Prof Chin goes through everything very seriously and in depth – he stops at nothing and makes no assumption in everything he does. Half the time the LT would be quiet and holding its breath; nonetheless it did make us appreciate the rigour brought about.
Textbook: Lakins (Tools of Mathematical Reasoning)
Topics: Proof, Logic, Sets, Maps, Number Theory, Finite/Infinite sets with ZFC axioms (Equivalence relations and partitions are removed due to lack of time).
As mentioned above, when going through the ideas mentioned, he never leaves a stone unturned (e.g. why must a number be either even or odd – and not both?)
Homework: 5 sets, 10 questions each, 10 marks per question of which 5 are marked. Best 4 sets taken (40%). Generally very lenient marking (by a phd student) save for 1st homework with a +/-10 negative marking. Negative marking is present in T/F questions in the rest of the homework (+/-1). As mentioned by chocolate below, some proofs/results borrowed from upper level modules like analysis./algebra, so may be intimidating at first look.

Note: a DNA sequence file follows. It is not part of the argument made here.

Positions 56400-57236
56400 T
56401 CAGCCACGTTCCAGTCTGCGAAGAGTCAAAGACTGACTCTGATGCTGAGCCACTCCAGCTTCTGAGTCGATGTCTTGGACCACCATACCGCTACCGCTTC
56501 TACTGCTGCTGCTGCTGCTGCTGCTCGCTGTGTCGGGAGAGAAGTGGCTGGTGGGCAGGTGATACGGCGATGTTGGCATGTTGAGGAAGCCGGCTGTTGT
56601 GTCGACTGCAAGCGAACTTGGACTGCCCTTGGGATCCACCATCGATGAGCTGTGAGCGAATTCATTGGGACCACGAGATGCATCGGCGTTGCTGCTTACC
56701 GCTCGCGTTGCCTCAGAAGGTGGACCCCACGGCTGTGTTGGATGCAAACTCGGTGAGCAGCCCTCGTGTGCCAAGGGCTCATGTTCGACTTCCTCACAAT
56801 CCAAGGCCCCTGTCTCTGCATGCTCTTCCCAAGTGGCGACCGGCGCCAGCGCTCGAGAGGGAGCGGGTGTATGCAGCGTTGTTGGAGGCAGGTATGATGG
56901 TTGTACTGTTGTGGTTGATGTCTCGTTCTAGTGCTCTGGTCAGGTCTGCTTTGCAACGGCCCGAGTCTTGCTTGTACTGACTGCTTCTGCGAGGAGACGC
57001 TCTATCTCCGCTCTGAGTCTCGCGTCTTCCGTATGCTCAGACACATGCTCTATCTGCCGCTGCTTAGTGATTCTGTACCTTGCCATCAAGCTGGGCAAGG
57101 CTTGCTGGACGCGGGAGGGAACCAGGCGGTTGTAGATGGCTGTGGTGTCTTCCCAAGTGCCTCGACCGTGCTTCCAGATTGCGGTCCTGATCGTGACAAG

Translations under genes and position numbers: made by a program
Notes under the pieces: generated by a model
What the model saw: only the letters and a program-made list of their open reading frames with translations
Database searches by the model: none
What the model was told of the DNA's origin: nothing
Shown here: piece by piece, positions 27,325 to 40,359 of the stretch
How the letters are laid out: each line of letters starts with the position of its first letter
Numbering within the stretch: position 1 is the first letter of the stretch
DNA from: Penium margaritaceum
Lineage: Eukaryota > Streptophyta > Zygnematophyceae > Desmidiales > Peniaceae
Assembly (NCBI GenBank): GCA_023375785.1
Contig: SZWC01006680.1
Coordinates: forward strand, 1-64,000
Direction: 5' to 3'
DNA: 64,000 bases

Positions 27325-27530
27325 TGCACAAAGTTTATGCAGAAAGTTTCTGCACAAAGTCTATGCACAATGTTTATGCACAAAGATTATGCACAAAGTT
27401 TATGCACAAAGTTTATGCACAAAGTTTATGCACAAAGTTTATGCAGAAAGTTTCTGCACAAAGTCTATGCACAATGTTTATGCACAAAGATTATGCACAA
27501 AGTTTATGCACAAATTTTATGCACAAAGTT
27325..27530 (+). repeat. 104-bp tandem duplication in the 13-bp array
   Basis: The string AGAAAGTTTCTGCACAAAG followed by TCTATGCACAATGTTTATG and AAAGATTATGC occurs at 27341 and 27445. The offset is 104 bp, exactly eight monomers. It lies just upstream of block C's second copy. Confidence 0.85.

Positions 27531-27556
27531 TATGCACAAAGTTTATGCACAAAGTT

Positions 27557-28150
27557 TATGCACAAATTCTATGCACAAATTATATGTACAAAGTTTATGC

Finals: 20 marks (4 questions of 5 marks each) proving, 40 T/F (grouped in 10s). T/F questions are +/0/- now, leaving blanks give no penalty. The first part was moderately hard, and it tested much on Number Theory (which ended up saving me). T/F questions are similar to homework and test from other sections, such as sets and maps. Overall a pretty hard paper. Use of pencil is allowed, take full use of this allowance.
Overall 7/10, challenging (probably still the hardest L1) but worth it. Take it if you are in Math, or in CS/ Comp Bio and want to gain more exposure to Pure Math over CS1231.
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